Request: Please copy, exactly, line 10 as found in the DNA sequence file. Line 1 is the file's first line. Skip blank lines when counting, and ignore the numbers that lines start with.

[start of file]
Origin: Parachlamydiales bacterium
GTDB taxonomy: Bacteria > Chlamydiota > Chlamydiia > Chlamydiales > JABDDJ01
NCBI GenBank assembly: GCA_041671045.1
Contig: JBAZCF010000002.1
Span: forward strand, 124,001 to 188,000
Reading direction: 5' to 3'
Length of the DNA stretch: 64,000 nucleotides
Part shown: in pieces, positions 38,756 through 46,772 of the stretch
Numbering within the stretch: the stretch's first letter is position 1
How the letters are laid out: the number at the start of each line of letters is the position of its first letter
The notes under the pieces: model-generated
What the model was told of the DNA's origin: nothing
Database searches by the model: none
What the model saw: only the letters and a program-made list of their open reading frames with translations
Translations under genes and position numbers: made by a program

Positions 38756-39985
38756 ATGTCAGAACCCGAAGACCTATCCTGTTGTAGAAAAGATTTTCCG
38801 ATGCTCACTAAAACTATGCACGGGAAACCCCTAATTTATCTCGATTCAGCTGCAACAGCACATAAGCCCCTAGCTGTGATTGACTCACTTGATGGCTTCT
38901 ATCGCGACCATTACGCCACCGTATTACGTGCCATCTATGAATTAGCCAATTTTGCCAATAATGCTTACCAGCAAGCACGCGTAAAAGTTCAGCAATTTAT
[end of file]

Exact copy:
How the letters are laid out: the number at the start of each line of letters is the position of its first letter